Education association: House tax bill would eliminate 9,200 jobs from Va.
Losses would result from cutting state, local tax deduction
The tax plan being considered by the U.S. House of Representatives would lead to the loss of more than 9,200 education jobs in Virginia, a national education union estimates.
The losses would come from removing the state and local tax (SALT) deduction provision, which would “blow a hole” in support for public education. Its elimination would mean about 250,000 job losses nationwide, including 9,264 in Virginia.
“Instead of tax cuts for the wealthy, we must ensure that our students have caring, qualified, and committed educators in order to succeed,” Virginia Education Association President Jim Livingston said in a statement. “This bill is terrible for our state because it is a giveaway for the wealthy and corporations funded on the backs of students and middleclass families. We urge Congress to reject it.”
The National Education Association estimated that about $8 billion over 10 years would be at risk in Virginia if the provision were to be eliminated. Across the U.S., that number rises to $246.6 billion, according to the NEA’s analysis released Friday.
The vast majority — up to 90 percent
— of school budgets are funded by state and local governments.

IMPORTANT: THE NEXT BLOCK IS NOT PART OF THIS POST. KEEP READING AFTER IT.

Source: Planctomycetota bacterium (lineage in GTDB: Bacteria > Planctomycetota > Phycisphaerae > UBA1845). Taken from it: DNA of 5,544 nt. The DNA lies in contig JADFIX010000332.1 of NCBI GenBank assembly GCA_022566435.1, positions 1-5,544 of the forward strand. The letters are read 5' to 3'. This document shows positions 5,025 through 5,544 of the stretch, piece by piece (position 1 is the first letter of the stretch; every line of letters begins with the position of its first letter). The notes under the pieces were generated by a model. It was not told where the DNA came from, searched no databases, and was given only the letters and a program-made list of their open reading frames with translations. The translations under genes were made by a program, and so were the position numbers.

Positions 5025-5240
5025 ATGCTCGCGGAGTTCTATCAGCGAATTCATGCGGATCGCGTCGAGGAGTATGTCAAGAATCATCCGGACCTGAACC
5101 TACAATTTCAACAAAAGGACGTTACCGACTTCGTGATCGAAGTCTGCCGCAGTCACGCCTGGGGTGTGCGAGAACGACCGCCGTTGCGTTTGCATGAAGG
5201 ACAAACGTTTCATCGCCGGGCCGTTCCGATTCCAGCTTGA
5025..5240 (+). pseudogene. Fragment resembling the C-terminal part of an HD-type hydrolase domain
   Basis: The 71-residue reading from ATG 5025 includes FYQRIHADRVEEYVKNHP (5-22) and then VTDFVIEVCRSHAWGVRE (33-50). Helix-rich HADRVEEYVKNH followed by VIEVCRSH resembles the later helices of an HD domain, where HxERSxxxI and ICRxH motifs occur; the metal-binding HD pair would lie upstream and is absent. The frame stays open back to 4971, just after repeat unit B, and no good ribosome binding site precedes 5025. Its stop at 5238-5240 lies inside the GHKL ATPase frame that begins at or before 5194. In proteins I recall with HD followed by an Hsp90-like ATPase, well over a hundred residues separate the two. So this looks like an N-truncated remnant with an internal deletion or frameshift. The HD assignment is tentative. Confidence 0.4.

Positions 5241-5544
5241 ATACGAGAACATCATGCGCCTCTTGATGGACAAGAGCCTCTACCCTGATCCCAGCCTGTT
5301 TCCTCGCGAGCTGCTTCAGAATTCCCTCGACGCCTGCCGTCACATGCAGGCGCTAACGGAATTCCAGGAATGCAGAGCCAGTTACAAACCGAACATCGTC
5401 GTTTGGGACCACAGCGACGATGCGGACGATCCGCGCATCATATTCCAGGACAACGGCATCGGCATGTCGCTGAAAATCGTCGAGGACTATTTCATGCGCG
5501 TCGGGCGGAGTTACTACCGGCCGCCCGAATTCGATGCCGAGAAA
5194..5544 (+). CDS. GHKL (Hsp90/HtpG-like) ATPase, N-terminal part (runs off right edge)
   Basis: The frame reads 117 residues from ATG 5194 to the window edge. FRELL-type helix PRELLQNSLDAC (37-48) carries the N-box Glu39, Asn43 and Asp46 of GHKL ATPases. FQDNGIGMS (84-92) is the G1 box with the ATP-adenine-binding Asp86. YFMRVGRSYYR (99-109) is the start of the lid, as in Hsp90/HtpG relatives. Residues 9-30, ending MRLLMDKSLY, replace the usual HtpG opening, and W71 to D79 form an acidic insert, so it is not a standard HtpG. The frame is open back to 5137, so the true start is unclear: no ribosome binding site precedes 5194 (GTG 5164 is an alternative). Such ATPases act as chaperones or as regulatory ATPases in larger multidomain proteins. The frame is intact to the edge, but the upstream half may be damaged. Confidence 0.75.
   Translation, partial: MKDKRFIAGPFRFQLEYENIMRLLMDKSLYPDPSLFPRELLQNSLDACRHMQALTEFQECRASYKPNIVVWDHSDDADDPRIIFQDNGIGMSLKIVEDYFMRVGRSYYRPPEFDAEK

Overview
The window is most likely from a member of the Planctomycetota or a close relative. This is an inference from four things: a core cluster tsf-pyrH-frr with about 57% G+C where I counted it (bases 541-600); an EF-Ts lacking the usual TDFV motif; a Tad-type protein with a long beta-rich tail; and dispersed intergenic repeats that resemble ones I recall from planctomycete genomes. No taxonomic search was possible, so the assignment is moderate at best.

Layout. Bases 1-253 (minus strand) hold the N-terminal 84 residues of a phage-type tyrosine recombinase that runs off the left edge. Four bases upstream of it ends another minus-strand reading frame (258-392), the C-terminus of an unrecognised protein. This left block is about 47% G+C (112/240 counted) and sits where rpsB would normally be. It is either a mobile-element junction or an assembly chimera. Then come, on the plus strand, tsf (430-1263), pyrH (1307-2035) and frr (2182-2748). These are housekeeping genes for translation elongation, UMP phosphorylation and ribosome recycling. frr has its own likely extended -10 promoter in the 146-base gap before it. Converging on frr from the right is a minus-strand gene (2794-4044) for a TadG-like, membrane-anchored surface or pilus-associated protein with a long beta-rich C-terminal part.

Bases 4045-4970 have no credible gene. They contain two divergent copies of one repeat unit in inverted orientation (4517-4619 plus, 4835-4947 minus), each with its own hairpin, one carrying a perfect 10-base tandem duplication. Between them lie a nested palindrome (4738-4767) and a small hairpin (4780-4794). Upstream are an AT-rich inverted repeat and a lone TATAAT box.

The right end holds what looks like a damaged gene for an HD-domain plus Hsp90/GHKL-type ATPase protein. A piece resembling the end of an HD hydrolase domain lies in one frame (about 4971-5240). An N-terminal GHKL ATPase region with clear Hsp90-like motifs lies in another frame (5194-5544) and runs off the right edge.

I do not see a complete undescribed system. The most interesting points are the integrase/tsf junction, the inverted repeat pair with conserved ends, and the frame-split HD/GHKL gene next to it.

In a statement, the NEA compared the potential losses to the staff reductions caused by the Great Recession in 2008.
“It has taken years to recover from the Great Recession, and we’re not out of the woods yet, what with our country facing a national teacher shortage,” said NEA President Lily Eskelsen García.
Since House Republicans unveiled their plan, the removal of the SALT provision has become a highly contested topic. Senate Republicans released their own tax plan last week. In their plan, the provision would be completely repealed, according to Reuters.
About 44 million Americans claim the SALT deduction, including about 1.4 million people in Virginia, according to a statement from Gov. Terry McAuliffe, who came out against the House plan.
“Eliminating or capping these provisions will take money out of these Virginians’ pockets and use it to finance a tax cut for the wealthy and big corporations,” McAuliffe said.
National education groups issued a joint statement in late October opposing the elimination of the SALT deduction.
The SALT deduction isn’t the only one that would affect teachers.
The House tax plan would also eliminate a tax deduction for teachers and other workers for money — up to $250 — they spend on supplies in an effort to simplify the tax code. Teachers spend about $500 of their own money on school supplies each academic year, according to the National School Supply and Equipment Association.
“It sends a terrible message to those in our classrooms and those thinking of becoming teachers,” said Livingston, the VEA president, in a statement Monday. “It’s one of many misplaced priorities in the tax proposal.”
The Senate bill retains the supplies deduction.